Irish households are expected to spend €6.5 billion on holiday trips this year. The figure is up on the €6 billion spent on holidays last year, a figure last seen in 2007.
The latest Consumer Market Monitor (CMM), published by the Marketing Institute of Ireland and UCD Michael Smurfit Graduate Business School shows that overseas trips are up by 7.4% in 2019, signalling a potential rise in spending to €6.5 billion.
These figures reflect a larger working population with good incomes rather than reckless borrowing, according to Marketing Professor Mary Lambkin of UCD Michael Smurfit Graduate Business School, author of the report.
Commenting on the report findings, Tom Trainor, Chief Executive of the Marketing Institute of Ireland, said:
Other key findings from the Consumer Market Monitor report include:
The Irish consumer economy is continuing to perform strongly and remains a key contributor to overall economic performance, accounting for 51% of GNP.
Personal consumer spending grew by 3.4% in 2018 to €105 billion, and this positive trend is continuing in 2019 with spending up by 2.9 % in the first quarter and indications that it has also grown strongly during the second quarter.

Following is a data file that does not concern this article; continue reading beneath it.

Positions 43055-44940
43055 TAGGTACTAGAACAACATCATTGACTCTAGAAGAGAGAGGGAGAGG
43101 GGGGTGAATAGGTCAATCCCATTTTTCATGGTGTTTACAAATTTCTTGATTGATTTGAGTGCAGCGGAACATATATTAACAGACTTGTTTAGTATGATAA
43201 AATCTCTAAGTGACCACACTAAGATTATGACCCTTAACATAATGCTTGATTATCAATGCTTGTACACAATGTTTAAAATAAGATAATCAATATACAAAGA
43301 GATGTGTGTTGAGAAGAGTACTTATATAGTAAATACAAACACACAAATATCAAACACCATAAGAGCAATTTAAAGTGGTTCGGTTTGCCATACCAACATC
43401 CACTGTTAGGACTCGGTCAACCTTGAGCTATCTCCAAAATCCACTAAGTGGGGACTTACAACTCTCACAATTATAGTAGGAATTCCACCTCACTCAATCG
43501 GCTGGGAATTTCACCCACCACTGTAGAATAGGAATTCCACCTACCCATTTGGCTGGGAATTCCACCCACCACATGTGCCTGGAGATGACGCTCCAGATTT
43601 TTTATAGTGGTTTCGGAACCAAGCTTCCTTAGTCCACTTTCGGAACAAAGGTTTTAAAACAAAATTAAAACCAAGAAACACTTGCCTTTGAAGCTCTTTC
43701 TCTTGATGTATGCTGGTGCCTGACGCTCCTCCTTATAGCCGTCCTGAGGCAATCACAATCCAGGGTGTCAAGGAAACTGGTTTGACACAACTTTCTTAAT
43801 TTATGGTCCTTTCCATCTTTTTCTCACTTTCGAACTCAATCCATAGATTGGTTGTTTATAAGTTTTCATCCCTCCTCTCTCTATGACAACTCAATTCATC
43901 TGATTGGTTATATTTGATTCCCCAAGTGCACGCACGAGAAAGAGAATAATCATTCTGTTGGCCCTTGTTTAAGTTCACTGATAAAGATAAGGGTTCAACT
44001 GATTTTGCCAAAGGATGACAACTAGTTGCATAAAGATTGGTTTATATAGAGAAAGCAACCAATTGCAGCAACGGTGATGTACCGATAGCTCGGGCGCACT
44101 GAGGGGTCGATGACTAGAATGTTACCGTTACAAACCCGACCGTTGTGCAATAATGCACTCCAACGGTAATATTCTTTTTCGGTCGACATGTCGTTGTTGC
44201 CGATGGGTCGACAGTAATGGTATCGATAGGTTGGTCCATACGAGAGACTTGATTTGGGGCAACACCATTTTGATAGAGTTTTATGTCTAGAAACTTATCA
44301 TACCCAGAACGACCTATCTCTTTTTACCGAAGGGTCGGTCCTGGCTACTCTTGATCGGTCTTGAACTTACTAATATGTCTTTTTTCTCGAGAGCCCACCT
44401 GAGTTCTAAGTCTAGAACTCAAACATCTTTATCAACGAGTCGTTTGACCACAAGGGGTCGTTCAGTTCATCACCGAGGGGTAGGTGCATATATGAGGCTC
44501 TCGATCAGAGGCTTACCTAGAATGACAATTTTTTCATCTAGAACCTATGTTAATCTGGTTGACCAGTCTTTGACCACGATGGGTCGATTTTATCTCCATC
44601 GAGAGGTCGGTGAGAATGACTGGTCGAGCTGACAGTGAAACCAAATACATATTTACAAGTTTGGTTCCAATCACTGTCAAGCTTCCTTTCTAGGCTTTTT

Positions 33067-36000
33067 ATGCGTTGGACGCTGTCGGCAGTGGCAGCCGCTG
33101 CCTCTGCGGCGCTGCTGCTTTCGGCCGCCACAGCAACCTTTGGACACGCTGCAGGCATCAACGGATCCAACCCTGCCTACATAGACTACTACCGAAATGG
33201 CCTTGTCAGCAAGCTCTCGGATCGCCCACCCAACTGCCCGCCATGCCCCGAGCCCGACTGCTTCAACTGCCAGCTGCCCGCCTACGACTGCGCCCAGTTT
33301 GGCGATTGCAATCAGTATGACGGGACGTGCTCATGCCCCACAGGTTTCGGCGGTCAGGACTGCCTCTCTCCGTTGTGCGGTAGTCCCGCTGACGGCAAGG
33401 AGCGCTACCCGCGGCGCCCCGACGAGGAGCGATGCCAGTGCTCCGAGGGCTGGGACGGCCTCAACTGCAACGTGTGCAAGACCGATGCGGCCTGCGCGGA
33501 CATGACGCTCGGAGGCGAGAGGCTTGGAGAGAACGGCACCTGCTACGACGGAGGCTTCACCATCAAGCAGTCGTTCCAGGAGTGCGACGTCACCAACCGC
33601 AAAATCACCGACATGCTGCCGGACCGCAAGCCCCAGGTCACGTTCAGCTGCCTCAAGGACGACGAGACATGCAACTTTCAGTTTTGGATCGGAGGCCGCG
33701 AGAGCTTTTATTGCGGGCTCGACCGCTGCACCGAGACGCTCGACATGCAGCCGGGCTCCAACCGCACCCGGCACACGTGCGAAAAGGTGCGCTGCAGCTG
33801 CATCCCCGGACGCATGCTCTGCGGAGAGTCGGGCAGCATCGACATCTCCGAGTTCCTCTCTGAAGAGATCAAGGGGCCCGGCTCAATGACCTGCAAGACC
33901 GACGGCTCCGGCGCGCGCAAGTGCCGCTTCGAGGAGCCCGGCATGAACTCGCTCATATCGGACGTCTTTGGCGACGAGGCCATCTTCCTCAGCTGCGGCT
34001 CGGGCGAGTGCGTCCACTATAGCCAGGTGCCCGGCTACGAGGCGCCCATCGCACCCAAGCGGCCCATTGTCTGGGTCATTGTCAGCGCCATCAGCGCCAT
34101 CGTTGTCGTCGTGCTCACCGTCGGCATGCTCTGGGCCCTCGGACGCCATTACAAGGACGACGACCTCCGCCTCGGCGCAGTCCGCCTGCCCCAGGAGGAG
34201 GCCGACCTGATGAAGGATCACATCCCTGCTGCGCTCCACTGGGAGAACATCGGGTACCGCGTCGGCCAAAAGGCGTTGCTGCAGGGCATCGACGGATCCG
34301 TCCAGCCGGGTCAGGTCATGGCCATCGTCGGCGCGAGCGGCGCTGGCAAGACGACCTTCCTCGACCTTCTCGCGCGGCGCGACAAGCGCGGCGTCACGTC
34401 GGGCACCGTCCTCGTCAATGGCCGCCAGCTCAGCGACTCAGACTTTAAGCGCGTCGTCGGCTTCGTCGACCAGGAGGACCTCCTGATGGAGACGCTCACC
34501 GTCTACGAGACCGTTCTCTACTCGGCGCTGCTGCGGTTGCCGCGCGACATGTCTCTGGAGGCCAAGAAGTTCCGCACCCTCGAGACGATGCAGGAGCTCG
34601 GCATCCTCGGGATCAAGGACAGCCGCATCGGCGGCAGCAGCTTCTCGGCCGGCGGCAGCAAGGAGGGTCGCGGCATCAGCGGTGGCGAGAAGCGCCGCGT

Consumer spending is forecast to grow by 2.6% for the full year 2019, to about €108 billion, and by a further 2.4% in 2020.
The key fundamentals are the continuing growth in employment and incomes, leading to significant improvements in household finances. There are now 2.3 million people at work, up 50,500 (2.3%) year-on-year, and up by 439,000 or 20% from the low in mid-2012.
Employment is expected to continue growing but at a moderating rate as the economy approaches full employment. The projected growth of 2.4% for 2019 and 1.7% in 2020 will add another 100,000 people to the workforce.
Earnings growth has played a more significant role in recent years as wages have been increasing by around 2.5% per annum since 2015 and wage growth is expected to reach 3.6% this year and 3.7% next year, as the labour market approaches capacity.
The combination of more people working and higher wages has led to substantial increases in the amount of disposable income circulating in the Irish economy.